personal finance resources

These are the resources that spoke to me as I built my relationship with money. (Note there are some affiliate links in here! As I learned more about money I realized that the win-win of recommending products I would anyway for referral fees… I hope you will gain similar financial insights from these items! You never have to buy them - in fact, I originally checked out all of the following books from the good ol' public library.) Also, please get in touch with me if you want any help with any of this stuff. Seriously. I will hook you up. 

If you are totally overwhelmed and afraid by my post above, ease into it! Start by reading Adulting by Kelly Williams Brown. She has a fantastic chapter on the fundamentals of money management. Also, adorable illustrations.

I bored myself silly reading the Wall Street Journal’s Complete Personal Finance Guidebook but ultimately it laid out the clearest definitions and step by steps on getting started. It was a very helpful resource.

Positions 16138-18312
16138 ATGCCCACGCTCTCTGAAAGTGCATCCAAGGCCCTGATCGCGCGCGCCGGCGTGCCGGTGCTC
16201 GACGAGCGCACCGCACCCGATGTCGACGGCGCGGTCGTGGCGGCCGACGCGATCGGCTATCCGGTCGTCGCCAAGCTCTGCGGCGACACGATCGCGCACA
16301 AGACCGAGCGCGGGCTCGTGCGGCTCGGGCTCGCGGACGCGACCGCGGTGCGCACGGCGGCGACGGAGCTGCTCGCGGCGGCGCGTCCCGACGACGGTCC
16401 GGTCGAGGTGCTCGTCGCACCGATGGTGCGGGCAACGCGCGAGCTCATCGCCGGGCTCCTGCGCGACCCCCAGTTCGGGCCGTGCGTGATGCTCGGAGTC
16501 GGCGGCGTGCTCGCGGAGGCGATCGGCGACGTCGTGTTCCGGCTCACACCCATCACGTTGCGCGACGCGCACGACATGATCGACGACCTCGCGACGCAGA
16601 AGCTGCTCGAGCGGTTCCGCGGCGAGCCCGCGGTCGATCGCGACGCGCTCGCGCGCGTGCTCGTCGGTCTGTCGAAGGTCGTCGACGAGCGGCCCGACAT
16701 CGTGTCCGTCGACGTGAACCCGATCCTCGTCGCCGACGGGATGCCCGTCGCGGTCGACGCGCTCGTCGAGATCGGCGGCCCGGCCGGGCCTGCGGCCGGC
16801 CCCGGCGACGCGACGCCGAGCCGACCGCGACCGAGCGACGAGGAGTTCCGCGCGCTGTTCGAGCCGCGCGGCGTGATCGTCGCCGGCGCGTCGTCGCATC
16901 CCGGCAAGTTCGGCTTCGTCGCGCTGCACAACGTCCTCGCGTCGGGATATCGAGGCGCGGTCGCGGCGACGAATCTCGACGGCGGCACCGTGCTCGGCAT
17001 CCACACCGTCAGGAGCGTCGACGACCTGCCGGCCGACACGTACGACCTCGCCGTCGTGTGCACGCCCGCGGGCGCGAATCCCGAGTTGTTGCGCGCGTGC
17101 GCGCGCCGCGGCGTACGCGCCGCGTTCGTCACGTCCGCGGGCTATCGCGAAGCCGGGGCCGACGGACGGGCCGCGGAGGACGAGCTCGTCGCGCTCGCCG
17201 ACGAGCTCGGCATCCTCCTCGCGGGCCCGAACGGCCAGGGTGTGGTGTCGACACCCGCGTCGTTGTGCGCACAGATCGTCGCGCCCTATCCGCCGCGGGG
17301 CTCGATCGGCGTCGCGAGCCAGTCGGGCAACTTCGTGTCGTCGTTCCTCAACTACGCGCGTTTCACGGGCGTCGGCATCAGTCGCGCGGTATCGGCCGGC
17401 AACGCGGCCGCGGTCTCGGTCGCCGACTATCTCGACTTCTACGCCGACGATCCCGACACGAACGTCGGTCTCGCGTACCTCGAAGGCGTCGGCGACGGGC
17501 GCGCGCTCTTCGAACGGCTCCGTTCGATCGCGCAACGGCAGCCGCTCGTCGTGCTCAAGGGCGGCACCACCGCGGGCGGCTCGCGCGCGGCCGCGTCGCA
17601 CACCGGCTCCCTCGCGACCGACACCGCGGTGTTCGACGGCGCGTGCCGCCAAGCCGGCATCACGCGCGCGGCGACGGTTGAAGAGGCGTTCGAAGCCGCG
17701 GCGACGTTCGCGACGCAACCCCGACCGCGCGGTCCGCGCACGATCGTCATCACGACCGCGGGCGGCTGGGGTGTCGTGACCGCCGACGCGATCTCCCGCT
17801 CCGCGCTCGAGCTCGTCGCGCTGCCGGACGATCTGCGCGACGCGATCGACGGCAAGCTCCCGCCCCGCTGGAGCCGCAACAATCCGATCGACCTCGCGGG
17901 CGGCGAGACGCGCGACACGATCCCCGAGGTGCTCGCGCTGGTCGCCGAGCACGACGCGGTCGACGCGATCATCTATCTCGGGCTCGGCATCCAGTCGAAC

I love Suze Orman’s tough-love style, and two of her books really helped me: The Money Book for the Young, Fabulous & Broke, and  Women & Money.

What I learned from Women & Money deeply resonated: Women are much more likely to feel less confident and resourceful when it comes to their money. Personal finance management is a lot like going to the gym – doing it is hard but the results can be transformative. She’s who really kicked me into high gear (Thanks Suze!) and got me started on financial recovery.

After reading Suze, I found another wonderful author and financial adviser – Barbara Stanny. Barbara continued exploring the relationship between women and money in several books. I read Secrets of Six-Figure Women and absolutely loved it. If you are interested in getting financially empowered, I highly recommend her books. She’s also hosting a free webinar this week on January 11th if you’re feeling motivated to get your financial ducks in a row!


Anne NylanderComment